Darwin Harbour biodiversity monitoring
The health of marine biodiversity in Darwin Harbour is monitored by mapping and characterising underwater habitats, and monitoring seagrass habitats and dolphins.
Mapping seafloor habitats
Mapping seafloor habitats helps understand the range of estuarine and marine habitats, including coral reefs, seagrass meadows and mudflats.
Bathymetric (depth) mapping uses a multi-beam echo sounder system and has mapped all subtidal areas of the Darwin Harbour area.
Then the seafloor is biologically surveyed using grab samples, trawls and remote video cameras.
This helps describe the type of sediment and the animals and plants living there.
The different layers of information are then combined to identify and map the habitats of the harbour.
Read more on marine habitat mapping.
Three species of coastal dolphin live in NT waters, these are all of the following:
- Australian snubfin
- Indo-Pacific humpback
- Indo-Pacific bottlenose.
All three dolphins live in Darwin Harbour and have been monitored since 2008 to understand how each uses the harbour. This program has expanded to include Bynoe Harbour and Shoal Bay.
Individual animals can be identified through photographing their dorsal fin, which have unique markings and scars. This helps assess the health of these individuals.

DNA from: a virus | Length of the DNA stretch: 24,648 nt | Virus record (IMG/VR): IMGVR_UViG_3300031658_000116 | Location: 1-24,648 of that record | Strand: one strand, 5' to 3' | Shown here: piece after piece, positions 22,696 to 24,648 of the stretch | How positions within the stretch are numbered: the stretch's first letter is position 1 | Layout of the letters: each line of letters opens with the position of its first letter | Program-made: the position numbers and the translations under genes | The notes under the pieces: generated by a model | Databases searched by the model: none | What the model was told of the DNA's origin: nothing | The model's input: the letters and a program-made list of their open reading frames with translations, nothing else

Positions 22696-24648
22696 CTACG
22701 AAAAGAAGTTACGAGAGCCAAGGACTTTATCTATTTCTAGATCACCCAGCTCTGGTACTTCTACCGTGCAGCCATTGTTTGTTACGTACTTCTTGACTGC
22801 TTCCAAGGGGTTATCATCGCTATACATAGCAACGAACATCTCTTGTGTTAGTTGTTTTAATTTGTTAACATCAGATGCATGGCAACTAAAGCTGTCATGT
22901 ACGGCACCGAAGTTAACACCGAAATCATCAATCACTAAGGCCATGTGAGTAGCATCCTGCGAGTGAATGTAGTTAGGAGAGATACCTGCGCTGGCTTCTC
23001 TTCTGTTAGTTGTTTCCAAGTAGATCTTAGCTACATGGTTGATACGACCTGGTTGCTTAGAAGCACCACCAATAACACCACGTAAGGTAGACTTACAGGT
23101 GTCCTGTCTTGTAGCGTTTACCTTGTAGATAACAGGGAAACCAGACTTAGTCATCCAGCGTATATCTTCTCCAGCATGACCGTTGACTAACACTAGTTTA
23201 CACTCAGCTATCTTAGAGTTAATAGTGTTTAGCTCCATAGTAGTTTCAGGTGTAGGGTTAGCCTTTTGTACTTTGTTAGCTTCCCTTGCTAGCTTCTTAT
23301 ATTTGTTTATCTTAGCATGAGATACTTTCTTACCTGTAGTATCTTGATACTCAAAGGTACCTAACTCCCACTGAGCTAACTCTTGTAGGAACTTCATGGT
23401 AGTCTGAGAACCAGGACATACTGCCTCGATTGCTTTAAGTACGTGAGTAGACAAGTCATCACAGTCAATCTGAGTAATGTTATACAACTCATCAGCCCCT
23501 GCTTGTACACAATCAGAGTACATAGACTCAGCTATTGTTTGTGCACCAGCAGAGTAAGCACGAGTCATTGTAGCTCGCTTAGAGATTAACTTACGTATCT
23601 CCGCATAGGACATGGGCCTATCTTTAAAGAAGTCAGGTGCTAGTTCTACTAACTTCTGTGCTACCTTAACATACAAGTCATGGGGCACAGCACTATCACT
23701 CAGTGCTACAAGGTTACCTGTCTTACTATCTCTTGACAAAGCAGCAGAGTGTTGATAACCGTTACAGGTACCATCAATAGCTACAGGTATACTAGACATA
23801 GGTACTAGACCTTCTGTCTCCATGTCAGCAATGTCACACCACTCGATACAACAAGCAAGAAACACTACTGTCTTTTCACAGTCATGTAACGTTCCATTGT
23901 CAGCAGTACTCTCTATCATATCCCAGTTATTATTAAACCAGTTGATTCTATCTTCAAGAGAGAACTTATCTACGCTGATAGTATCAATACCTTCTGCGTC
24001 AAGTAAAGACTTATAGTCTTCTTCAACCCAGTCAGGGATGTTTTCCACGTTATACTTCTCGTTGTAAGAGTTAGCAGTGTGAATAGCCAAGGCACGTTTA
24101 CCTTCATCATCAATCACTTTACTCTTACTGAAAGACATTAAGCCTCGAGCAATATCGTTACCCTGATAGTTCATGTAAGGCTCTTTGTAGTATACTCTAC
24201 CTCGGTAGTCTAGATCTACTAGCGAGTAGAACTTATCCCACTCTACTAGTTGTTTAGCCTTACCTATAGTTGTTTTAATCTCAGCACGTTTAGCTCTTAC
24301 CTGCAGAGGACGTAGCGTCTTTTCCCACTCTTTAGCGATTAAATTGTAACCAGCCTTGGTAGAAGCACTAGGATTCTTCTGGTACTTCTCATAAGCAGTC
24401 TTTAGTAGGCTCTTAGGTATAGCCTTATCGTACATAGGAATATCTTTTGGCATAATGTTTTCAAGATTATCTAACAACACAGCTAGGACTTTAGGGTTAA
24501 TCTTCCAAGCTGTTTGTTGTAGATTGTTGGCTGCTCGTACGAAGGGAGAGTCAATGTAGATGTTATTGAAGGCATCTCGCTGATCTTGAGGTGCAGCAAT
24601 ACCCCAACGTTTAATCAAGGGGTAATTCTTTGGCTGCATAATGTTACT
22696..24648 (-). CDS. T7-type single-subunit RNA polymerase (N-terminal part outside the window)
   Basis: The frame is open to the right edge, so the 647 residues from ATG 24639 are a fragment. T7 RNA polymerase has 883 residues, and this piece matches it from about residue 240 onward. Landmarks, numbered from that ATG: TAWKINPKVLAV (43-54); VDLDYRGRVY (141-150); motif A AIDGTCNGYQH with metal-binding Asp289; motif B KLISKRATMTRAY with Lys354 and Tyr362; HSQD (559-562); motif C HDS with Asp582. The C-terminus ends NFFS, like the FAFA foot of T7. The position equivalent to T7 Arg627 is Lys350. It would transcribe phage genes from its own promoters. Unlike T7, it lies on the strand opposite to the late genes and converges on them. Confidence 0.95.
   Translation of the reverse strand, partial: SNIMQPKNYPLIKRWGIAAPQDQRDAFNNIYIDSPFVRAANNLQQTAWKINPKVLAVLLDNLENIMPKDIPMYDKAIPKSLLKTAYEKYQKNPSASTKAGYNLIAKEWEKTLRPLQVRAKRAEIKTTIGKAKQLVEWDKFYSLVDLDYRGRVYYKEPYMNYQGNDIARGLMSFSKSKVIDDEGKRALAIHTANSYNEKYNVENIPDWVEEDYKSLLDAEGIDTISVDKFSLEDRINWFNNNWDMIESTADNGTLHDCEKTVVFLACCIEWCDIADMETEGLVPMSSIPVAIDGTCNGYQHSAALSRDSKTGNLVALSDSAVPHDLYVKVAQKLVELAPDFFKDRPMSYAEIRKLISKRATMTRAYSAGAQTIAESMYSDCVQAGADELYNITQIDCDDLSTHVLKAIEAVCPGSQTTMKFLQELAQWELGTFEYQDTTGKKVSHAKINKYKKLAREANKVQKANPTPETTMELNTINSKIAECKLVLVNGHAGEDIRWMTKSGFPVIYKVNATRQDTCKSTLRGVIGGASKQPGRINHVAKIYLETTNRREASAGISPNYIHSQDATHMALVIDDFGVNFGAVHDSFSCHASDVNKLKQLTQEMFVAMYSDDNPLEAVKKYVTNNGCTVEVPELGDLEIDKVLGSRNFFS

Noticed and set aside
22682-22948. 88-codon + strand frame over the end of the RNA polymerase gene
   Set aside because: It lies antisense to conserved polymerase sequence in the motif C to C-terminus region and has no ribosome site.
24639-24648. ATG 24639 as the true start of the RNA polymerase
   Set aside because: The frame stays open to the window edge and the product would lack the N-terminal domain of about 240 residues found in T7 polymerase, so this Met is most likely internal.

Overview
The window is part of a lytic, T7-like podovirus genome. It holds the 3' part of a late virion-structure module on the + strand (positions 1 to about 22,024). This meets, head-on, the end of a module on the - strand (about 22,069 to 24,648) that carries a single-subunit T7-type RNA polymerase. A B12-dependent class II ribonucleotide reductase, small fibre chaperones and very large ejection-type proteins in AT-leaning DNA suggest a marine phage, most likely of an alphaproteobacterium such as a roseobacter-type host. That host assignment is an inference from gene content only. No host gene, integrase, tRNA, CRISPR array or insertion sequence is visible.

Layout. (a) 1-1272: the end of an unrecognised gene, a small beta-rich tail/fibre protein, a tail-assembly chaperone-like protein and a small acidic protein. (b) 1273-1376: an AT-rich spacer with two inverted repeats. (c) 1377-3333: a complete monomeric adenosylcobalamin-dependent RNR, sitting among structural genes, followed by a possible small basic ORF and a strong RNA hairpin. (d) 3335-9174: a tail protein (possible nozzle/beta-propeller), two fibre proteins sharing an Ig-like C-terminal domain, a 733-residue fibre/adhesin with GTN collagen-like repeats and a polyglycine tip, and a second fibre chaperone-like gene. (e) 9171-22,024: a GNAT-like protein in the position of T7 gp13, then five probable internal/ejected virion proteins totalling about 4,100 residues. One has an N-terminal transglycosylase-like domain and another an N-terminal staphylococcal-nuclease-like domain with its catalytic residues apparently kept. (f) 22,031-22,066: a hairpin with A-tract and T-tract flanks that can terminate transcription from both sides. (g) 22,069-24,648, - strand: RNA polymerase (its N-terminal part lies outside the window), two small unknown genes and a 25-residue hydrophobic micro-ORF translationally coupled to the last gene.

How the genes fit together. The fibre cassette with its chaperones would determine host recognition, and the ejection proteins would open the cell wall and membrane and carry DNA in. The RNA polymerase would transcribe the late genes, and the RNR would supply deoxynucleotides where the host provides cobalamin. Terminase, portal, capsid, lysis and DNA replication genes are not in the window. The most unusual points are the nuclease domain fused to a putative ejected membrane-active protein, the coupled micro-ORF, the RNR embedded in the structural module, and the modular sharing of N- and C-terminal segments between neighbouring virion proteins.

Seagrass meadows play an important role supporting coastal marine communities and diverse flora and fauna.
Seagrass also maintains coastal water quality and clarity.
Seagrass meadows support coastal fisheries as they are nurseries for many commercially and recreationally important species.
Seagrass is the favourite food for dugongs and an important habitat for many marine species.
Seagrass health is linked with dugong population numbers and health, and often shows the overall ecosystem health.
Important local seagrass meadows in Darwin Harbour are found at Casuarina Coastal Reserve, Mindil Beach, Fannie Bay and West Arm.
A seagrass watch program started in 2011, working with local schools to survey seagrass at Mindil, Vesteys and Casuarina beaches.
Last updated: 05 February 2019
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